Presentation is loading. Please wait.

Presentation is loading. Please wait.

Graph Mining Laks V.S. Lakshmanan

Similar presentations

Presentation on theme: "Graph Mining Laks V.S. Lakshmanan"— Presentation transcript:

1 Graph Mining Laks V.S. Lakshmanan
Based on Xifeng Yan Jiawei Han: gSpan: Graph-Based Substructure Pattern Mining. ICDM 2002. Also see their tech. report (uiuc-cs web site).

2 What’s the relevance to this course?
Spec., what does GM have to do with influence analysis? Connection is technical. Need to build up some background in GM to appreciate connection. Will do influence analysis after covering GM.

3 The problem Given a database of graphs*, find sub- graphs with support >= minSup (user- specified threshold). *graph may be labeled, weighted, etc. Will consider a simple version for clarity. There is another problem formulation: Given one graph, find frequent pattern sub-graphs.

4 Basics Given database D = {G0, ..., Gn}, pattern graph g, supportD(g)=#graphs in D that contain g as a sub-graph. Want to find all g: support(g)>=minSup. Mainly interested in frequent connected subgraphs. (Why?) Analogous to: Given a database of market basket transactions, find itemsets S: support(S)>=minSup – used for association rules and correlations.  Quick review of AR mining next.

5 Review of Association Rule Mining 1/2
I = universe of items. t = transaction (set of items). D = database (set of transactions). S – a set of items. support(S) = |{tЄD|S\subseteq t}|. Given minSup, S is frequent if support(S) >= minSup. For sets X, Y, conf(XY) = support(XY)/support(X). Given D, find all rules XY: XY is frequent and conf(XY) >= minConf.

6 Review of AR Mining 2/2 Two major steps:
Find all frequent item sets. Find all ARs w/ conf.>=minConf. By far, step 1 is the expensive one. Numerous algorithms exist. Will sketch two major ones. 1. Apriori (classic). 2. FP-trees (more efficient and recent).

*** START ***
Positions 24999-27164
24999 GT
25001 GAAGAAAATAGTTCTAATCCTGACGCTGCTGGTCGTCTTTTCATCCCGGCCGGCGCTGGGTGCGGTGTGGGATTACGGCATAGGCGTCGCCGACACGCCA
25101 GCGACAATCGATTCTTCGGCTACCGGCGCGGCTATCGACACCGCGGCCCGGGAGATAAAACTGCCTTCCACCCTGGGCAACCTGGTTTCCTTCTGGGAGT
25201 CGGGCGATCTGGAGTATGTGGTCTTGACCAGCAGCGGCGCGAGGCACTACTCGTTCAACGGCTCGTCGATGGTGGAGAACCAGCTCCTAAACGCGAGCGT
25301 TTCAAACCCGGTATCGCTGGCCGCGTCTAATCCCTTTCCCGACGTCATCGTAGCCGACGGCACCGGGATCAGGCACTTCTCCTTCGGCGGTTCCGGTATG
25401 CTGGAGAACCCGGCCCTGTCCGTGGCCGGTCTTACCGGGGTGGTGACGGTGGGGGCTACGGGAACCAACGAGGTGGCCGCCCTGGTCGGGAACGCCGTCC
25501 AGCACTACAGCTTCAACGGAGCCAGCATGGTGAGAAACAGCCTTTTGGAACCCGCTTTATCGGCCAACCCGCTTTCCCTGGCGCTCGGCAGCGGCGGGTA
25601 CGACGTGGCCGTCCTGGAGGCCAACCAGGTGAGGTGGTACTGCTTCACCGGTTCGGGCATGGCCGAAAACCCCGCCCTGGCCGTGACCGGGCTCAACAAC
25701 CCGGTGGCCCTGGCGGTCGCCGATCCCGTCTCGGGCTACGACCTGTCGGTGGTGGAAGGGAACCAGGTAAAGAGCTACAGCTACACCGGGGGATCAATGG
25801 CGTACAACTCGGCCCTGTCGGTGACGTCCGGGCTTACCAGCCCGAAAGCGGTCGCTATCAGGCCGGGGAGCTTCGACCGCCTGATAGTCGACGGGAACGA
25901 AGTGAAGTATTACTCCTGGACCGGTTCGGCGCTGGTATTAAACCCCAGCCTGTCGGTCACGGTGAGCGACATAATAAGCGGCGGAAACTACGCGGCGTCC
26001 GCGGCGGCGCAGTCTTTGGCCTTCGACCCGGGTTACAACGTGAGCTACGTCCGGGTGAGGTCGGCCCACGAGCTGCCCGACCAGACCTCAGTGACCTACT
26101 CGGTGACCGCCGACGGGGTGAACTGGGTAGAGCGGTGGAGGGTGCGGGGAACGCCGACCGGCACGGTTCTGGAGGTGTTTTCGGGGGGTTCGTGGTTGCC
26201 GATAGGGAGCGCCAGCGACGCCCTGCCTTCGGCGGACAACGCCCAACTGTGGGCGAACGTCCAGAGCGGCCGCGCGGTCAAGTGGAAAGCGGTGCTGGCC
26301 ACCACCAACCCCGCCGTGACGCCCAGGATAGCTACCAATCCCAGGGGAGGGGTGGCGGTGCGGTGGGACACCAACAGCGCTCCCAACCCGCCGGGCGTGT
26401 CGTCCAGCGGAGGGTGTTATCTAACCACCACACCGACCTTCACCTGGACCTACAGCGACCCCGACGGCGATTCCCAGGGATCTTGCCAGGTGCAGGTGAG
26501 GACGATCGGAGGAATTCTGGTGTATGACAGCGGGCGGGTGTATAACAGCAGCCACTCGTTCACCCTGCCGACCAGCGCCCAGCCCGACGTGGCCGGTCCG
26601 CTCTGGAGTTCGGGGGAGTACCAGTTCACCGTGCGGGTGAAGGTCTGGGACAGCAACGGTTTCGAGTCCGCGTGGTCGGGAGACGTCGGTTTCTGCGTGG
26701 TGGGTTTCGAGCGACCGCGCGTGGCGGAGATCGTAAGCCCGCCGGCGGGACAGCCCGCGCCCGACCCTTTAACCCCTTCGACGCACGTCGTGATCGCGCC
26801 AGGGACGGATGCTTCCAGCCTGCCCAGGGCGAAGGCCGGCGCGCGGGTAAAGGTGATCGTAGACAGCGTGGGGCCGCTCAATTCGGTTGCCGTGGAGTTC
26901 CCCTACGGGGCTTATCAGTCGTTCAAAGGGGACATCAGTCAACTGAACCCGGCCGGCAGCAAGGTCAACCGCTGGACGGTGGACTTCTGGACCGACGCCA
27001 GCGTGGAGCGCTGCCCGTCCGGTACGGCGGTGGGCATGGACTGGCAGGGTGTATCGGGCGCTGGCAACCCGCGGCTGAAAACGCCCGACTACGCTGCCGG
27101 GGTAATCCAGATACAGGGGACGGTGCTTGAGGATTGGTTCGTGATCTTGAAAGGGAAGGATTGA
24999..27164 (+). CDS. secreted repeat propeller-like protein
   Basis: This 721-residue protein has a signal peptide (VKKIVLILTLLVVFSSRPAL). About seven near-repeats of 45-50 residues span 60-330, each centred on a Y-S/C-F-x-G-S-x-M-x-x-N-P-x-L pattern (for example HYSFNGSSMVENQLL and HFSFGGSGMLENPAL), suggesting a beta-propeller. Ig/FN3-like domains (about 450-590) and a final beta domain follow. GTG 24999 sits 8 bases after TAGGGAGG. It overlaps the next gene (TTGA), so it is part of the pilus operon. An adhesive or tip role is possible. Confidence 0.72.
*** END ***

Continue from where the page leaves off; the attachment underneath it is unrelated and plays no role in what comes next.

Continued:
7 Itemset Lattice {A,B,C} {A,C} {A,B} {B,C} {C} {B} {A} {} Just conceptual: real itemset lattice is over tens of thousands of items!

8 Apriori Finding frequent itemsets: Sweap itemset lattice bottom-up.
Generate candidate itemsets for checking frequency: If X is infrequent, none of its supersets can be frequent [anti-monotone, downward closed]. Check frequency of candidate itemsets and filter through frequent ones. Repeat until candidate set is empty.

9 Apriori Generate rules: Candidate generation:
For each frequent itemset S, for every partition X, Y of S, compute conf(XY) and output if conf >=minConf. Candidate generation: Let Ck and C’k be any two frequent itemsets of size k s.t. |Ck \cap Ck’| = k-1. Easy to pick such Cs if we keep them sorted. Then Ck \cup Ck’ is a viable candidate set. Details: Agrawal & Srikant: VLDB 1994.

10 FP-trees Apriori is quite efficient, but has an expensive step of candidate itemset generation built-in. Not all candidates may turn out to be frequent. Can we cut down on or even completely avoid candidate generation? Answer: “Yes, using FP-trees!” [Jian Pei et al. Mining Frequent Patterns without Candidate Generation. SIGMOD 2000.]

11 Key strengths of FP-trees based approach
Compress database into a compact structure (tree plus links) which may often fit in memory. Make each frequent (single) item a node and use prefix sharing to factor transactions. Frequent items are more likely to combine to form frequent itemsets. Never need to look at original DB again. Two passes over the FP-tree yields all frequent patterns w/o candidate generation.

12 Example DB from paper TID Items 1 f,a,c,d,g,i,m,p 2 a,b,c,f,l,m,o 3
b,f,h,j,o 4 b,c,k,s,p 5 a,f,c,e,l,p,m,n Assume minSup = 3. Scan 1: Find all frequent items  f: 4, c: 4, a: 3, b: 3, m: 3, p: 3 (ordered in descending frequency order). Scan 2: read in every transaction and insert or increment an existing node count, using prefix sharing. Prefix sharing achieves great compression.

13 Example (contd.) root f:4 f c:1 c c:3 b:1 b:1 a a:3 b p:1 m:3 m p p:2
He root Header f:4 f c:1 c c:3 b:1 b:1 a a:3 b p:1 m:3 m p p:2 b:1

14 FP-tree construction Simple recursive algorithm: when you read a transaction (ordered in desc. freq. order and keeping only freq. items), reflect each item into the current tree by either: Incrementing count of (prefix) matching node, OR Starting a new branch.

15 Frequent Pattern Generation
Start with header table, in asc. freq. order. Item p: freq(p) = 3 (just follow the link path from the header table entry for p). What about patterns containing p? Consider the p-projected DB: {(fcam: 2), (cb:1)}. c:3 is the only frequent item here. The p- conditional FP-tree is c:3 p: []